How — and why — to start writing story from the inside out (Step 1)

Two worn beige armchairs sit in a display case in front of faded yellow floral wall paper, with the sign "Bunker Chairs" in front of them. (Smithsonian Institute)

When you're writing a television pilot, your goal isn't to create a completed script, but to create a complete, and resonant, character. The reader has to know in the first 10 pages how your main character enters a room, what trait they fall back on in daily moments, and what they long for most deeply in their hearts.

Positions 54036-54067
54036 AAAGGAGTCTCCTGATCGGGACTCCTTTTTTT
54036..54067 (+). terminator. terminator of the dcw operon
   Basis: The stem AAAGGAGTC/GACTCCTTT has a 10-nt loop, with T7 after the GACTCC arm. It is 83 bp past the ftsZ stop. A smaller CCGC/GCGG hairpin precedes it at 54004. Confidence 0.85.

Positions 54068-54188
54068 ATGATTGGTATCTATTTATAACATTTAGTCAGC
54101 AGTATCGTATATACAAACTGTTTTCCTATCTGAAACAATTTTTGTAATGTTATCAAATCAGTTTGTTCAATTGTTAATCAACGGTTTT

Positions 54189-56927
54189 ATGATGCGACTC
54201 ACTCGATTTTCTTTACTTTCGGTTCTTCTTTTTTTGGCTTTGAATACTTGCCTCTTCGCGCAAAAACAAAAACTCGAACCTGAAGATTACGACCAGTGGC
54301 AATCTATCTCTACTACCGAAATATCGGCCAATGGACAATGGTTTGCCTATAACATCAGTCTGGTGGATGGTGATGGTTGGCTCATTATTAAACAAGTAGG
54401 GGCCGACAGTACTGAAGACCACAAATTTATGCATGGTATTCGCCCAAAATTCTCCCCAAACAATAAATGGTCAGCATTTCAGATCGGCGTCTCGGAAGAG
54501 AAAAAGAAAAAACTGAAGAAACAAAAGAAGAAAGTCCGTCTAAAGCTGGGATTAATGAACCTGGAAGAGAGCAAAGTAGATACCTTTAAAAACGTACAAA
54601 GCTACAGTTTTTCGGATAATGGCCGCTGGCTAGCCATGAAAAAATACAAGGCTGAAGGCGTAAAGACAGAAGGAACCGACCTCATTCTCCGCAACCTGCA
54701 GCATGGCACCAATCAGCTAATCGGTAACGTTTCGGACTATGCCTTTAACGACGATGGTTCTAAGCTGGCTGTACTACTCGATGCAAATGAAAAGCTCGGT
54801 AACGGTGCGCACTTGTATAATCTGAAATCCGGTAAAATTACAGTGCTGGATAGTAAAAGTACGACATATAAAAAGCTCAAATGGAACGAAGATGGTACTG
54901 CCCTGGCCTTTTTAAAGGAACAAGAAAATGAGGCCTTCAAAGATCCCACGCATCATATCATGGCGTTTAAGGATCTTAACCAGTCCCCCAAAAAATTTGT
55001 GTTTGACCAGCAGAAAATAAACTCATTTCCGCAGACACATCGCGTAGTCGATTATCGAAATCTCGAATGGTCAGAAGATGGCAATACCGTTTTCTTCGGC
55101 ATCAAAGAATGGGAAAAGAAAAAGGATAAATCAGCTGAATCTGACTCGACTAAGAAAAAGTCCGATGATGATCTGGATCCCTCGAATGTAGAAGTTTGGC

You could describe those things right now for your best friend and your worst enemy. It's how well you know someone that tells you what situations to avoid putting them in and being in with them. Because they won't handle it well! Those situations, by the way, are the foundations of every episode of your series — and most importantly, your pilot. So you can't spin out dozens of episodes if you haven't reached that understanding of your character first.

The reader has to know in the first 10 pages how that character enters a room, what trait they fall back on in daily moments, and what they long for most deeply in their hearts.

Try this exercise with someone you know very well in mind. What would they do if:

  • A group they're in just finished a meal at a restaurant, with some people having ordered way more than others. Someone suggests everyone just split the check.